The structure and composition of the outer part of the lithosphere has been profoundly affected by interactions with the atmosphere over one-quarter of the surface area of the earth, and with the hydrosphere over the remaining area. Further modification of the outermost parts of the crust has occurred as the result of the activities of living organisms. These changes have transformed much of the outermost parts of the crust into an unconsolidated surface region called the regolith. Further weathering and translocation of soluble substances often results in a sequence of horizons consisting of sediments, soils, or evaporites.
Chemically, the earth’s crust consists of about 80 elements distributed in approximately 2000 compounds or minerals, many of which are of variable composition. Over 99% of the mass of the crustal material is made up of only eight of these elements, however:
|Table 1: Average amounts of elements in crustal rocks, mg/g.|
The crust has its origin in the upwelling convection currents that bring mantle material near to the surface at the mid-ocean ridges. The reduced pressure causes it to melt into magma. The magma may solidify before it reaches the surface, forming basalt, or it may energe from the surface in a volcanic eruption. The oceanic crust consists mostly of the simpler silicate minerals, which are said to be basic or mafic. The more evolved, silicon-rich rocks found in the continental crust are known as acidic or sialic.
Oceanic crust is continually being extruded from regions of the plastic mantle that intrude upward to just beneath the ocean’s floor at the mid-ocean ridges. A corresponding amount of this crust is being returned to the lithosphere at subduction zones off the West coasts of the Americas, and in the process pushing up the mountain ranges that lie along these coasts. The subducted oceanic crust is reheated and combined with sedimentary material to undergo partial remelting and reworking; this is believed by some to be the origin of granite. Subduction proceeds at a rate of a few cm per year, and the complete cycle time is on the order of a few hundred million years.
The continental and oceanic crusts.
This schematic cross section runs in a west-to-east direction, from just of the West coast of South America on the left to the African continent on the right. Oceanic crust is shown in black, with with continental crust in red. (From Cosmos and Earth Study Guide, NYU)
Both oceanic and contintental crusts float on the more dense upper lithosphere, and gradually shift their positions as they push against each other, and in response to the slow convective motions in the medium that supports them. The continental crust is thicker than the oceanic crust, but it is also less dense, which allows it to float higher (and thus to differentiate continents from oceans.) The lower density also prevents it from being subducted. Recycling can occur indirectly as continental material erodes and is deposited as sediments on the ocean floor, but this is a much slower process and one that takes billions instead of millions of years. Some of the very oldest rocks, found in Greenland and Labrador, have been dated at 3.9 billion years, and thus approach the age of the Earth itself.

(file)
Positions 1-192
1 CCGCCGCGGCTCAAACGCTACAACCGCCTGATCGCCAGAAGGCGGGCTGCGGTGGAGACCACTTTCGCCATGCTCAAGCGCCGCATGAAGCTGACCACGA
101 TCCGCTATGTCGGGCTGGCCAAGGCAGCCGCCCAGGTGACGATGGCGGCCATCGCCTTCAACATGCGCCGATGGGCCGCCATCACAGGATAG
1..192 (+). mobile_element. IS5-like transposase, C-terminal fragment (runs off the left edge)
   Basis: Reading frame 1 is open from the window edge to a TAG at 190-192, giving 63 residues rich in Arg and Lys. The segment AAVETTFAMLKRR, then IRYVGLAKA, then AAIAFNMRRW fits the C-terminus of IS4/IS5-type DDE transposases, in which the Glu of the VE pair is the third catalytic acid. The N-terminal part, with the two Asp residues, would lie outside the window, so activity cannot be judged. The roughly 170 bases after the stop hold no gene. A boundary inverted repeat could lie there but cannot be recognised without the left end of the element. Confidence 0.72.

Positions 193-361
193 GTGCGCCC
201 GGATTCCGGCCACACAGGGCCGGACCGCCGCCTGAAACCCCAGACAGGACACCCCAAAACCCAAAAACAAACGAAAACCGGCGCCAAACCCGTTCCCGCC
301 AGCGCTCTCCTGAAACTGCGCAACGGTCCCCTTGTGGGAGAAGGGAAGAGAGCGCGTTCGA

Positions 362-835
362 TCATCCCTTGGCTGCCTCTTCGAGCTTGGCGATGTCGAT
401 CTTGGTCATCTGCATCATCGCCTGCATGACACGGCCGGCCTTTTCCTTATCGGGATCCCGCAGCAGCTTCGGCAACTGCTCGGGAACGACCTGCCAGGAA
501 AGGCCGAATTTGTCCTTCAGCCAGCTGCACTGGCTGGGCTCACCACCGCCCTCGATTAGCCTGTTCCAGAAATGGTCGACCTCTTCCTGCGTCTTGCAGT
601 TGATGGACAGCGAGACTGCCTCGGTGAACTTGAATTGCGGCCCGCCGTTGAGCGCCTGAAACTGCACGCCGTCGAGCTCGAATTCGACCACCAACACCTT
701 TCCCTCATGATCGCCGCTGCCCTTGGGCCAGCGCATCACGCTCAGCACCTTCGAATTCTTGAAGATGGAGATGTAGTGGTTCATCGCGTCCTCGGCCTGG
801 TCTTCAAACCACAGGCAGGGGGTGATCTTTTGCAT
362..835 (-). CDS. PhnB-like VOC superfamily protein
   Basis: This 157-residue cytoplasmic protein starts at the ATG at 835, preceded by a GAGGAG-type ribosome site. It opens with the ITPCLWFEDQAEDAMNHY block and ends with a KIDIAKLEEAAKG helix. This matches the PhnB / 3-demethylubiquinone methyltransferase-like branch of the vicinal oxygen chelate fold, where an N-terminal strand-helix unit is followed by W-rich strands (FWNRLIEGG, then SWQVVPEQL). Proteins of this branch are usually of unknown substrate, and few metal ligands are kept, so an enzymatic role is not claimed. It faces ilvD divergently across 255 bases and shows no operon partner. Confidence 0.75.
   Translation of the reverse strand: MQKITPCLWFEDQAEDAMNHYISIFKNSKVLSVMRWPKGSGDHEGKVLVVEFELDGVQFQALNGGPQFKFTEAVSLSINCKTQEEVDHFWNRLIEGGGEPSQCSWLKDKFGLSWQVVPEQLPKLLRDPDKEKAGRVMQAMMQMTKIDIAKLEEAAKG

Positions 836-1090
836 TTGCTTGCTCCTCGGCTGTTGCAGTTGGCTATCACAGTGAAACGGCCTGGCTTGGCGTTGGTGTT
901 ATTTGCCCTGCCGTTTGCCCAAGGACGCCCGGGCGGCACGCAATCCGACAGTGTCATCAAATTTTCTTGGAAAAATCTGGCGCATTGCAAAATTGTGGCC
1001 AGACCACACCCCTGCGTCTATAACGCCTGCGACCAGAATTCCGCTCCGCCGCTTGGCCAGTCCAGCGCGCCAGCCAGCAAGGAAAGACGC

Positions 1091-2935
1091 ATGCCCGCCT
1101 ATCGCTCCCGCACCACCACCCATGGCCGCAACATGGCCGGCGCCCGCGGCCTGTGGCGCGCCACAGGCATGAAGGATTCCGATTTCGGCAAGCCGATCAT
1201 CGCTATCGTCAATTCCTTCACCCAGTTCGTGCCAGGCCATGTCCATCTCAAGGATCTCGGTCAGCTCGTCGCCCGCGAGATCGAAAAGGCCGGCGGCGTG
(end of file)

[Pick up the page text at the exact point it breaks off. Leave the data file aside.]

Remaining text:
Chemistry of the crust
When magma crystallizes it forms igneous rock, the major component of the Earth’s crust. The crystallization is a complex process which is not entirely understood, due largely to the lack of sufficient thermodynamic data on the various components at high temperatures and pressures. It is known that the different components of magma have differing melting points and densities, and that the phase behavior of multicomponent systems based on some of these substances is quite complex, involving binary and ternary eutectics, solid solutions, the presence of dissolved water (under pressure), and incongruent melting. One consequence of this complexity is that the composition of the magma will change as crystallization takes place; different substances will crystallize at various stages, and the resulting solids may migrate toward the top or bottom of the region if their densities differ greatly from that of the magma
It is well known that larger crystals form when a melt cools more slowly. This principle affords a simple distinction between the coarser-grained plutonic rocks, which are believed to have been formed by gradual cooling of magma pockets within the crust, and the fine-grained volcanic rocks such as basalt. Under the influence of heat and pressure, particularly at plate boundaries, solid crustal material may undergo partial or complete remelting, followed by cooling and transformation into metamorphic rocks such as gneiss, micas, quartzite, and possibly granites.
Granite was once thought to be an igneous rock, originating from the crystallization of a particular kind of magma. The association of granitic rocks with mountainous regions, and the similarity of their compositions in widely scattered regions, lends credence to the more recent hypothesis that granitic rocks are of metamorphic origin.